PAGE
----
Janus Capital Group Inc., the firm that hired bond legend Bill Gross last month, is positioned to pick up client deposits as his move sets an enormous amount of money in motion, said Chief Executive Officer Richard M. Weil.
“Bill’s decision to join Janus is obviously bigger than just Janus,” Weil said in an earnings conference call with investors and analysts today. The move changes the “entire fixed income landscape,” and Janus’s funds are “very well- positioned to gather additional assets,” he said.
Janus is in conversations with countless institutions and advisors, Weil said in the conference call, as the firm seeks to capture a chunk of the billions of dollars leaving Pacific Investment Management Co. after Gross’s exit. Weil said it was a “happy confluence” that Gross joined the firm at the same time it announced the acquisition of VelocityShares LLC to expand in exchange-traded products, the fastest-growing part of the fund industry.
Large investors are moving money from PIMCO, the firm Gross co-founded in 1971 and built into a $2 trillion asset manager, after his unexpected exit Sept. 26. Clients rattled by the change pulled a record $23.5 billion in September from the $202 billion PIMCO Total Return Fund he managed, and are moving money to competing funds, or parking it in money-market funds and exchange-traded funds.
“It’s important to note that not everybody is going to make a decision on the first day,” Weil said, and it may be “a one-year-plus kind of transitional period rather than anything that is immediate.”
Janus today reported net income that increased 25% to $40.9 million, or 22 cents a share, from $32.6 million, or 17 cents a share, a year earlier, the Denver-based firm said today in a statement. Earnings matched the 22-cent average estimate of five analysts surveyed by Bloomberg.
Janus shares rose 1.5% to $14.49 at 10:55 a.m. in New York. The shares, which jumped a record 43% on the day Gross anounced his decision, have climbed 18% this year, compared with a 2.3% decline in the 18-company Standard & Poor’s Index of asset managers and custody banks.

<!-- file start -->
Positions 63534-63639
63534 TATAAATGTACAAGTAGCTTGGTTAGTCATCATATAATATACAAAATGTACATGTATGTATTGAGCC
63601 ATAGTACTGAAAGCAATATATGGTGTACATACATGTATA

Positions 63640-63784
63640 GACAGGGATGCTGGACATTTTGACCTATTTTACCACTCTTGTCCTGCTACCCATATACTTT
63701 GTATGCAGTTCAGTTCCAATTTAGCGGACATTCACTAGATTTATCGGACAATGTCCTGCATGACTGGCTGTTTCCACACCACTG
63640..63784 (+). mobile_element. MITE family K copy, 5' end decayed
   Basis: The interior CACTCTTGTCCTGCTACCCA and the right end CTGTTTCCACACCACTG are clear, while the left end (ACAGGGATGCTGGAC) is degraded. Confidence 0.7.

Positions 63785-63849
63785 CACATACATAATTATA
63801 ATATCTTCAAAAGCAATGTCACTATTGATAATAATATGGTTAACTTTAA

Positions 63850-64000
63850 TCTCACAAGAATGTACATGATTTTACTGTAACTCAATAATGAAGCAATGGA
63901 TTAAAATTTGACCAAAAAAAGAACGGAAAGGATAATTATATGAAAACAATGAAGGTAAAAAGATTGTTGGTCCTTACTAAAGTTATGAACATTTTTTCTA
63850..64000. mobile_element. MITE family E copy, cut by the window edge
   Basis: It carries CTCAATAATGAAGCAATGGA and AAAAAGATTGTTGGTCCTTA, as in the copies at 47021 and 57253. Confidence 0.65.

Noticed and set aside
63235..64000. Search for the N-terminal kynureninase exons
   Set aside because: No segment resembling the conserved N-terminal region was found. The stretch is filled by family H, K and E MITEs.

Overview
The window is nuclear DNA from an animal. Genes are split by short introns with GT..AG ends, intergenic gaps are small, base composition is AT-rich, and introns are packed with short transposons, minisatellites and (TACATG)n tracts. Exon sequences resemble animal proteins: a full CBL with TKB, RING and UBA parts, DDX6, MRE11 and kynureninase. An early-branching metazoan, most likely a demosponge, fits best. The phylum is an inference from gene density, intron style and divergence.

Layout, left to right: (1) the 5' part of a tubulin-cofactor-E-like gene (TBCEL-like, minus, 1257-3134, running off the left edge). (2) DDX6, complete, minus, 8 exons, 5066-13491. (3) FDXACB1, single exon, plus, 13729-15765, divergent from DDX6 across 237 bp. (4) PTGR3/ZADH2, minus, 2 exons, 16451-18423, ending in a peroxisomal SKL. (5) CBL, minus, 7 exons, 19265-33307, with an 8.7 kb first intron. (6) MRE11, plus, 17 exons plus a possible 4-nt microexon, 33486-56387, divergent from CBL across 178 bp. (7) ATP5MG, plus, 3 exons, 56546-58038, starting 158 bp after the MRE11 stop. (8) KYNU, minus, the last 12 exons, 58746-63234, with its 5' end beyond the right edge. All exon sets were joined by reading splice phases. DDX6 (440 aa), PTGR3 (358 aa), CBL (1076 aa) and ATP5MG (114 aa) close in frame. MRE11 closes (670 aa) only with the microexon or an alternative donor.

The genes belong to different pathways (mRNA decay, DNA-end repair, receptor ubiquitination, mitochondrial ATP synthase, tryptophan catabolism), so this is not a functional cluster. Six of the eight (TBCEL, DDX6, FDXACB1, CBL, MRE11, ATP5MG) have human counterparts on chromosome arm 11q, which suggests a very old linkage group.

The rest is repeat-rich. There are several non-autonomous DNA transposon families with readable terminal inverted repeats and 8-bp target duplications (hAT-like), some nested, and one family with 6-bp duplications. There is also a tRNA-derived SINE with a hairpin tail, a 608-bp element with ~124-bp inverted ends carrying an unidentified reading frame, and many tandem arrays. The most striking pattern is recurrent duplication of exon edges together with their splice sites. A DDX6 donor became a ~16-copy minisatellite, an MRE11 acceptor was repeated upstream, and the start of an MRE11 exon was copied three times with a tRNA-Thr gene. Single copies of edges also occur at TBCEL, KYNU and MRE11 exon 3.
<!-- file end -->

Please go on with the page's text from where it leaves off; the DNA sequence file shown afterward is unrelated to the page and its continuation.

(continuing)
While Gross’s addition will attract clients as the firm builds its fixed-income unit, third-quarter subscriptions do not yet reflect new money as a result of the hire, Weil said on the call.
Weil has raised the firm’s profile in the past month, hiring Gross and agreeing to buy VelocityShares to expand in exchange-traded products. Customers pulled a net $2.4 billion from Janus’s equity funds in the quarter, while putting in $300 million into the firm’s fixed-income products. Since taking over in 2010, Weil has struggled to stem defections even as he expanded Janus’s fixed-income team and created a multi-asset investing group.
“There’s a positive halo effect for our fixed-income team but also for the whole firm,” Weil said on the call, highlighting the equity and asset-allocation businesses.
The 70-year-old Gross started managing the Janus Global Unconstrained Bond Fund this month after surprising executives at Newport Beach, California-based PIMCO and its parent Allianz SE with his departure on Sept. 26. He previously managed the world’s biggest bond mutual fund, the $201.6 billion PIMCO Total Return Fund.
The Janus Unconstrained fund, which started in May, received $66.4 million in September, according to Morningstar Inc., and had about $79 million under management at the end of September, according to data compiled by Bloomberg. The fund has lost 0.2% in the past month, trailing 76% of peers. ‘Possible Disappointment’
The market anticipated $25 billion to $50 billion in new assets after Gross joined, which may be “setting up for possible disappointment,” Citigroup Inc.’s William Katz wrote in a report to clients Oct. 3.
“Obviously it’s a little premature for us to call it right now,” Chief Financial Officer Jennifer McPeek said in the call today. “The dramatic range of external forecasts that have come out underline how difficult it is to pinpoint the future.”
McPeek said Gross has been hired under a compensation agreement that’s typical for money managers at Janus, without disclosing details of his pay.
Janus has about $174.4 billion in assets, mostly in stock funds. Third-quarter revenue climbed 8.9% to $237 million as fees for managing investor money rose.
The firm is expanding its presence in exchange-traded products by buying the parent company of VelocityShares, which offers products including exchange-traded funds and notes that track swings in market volatility. Janus agreed to pay at least $30 million for the company.
“With Bill’s arrival and the acquisition of VelocityShares, we have an opportunity to develop future products in the exchange-traded product space,” according to a presentation accompanying the earnings.
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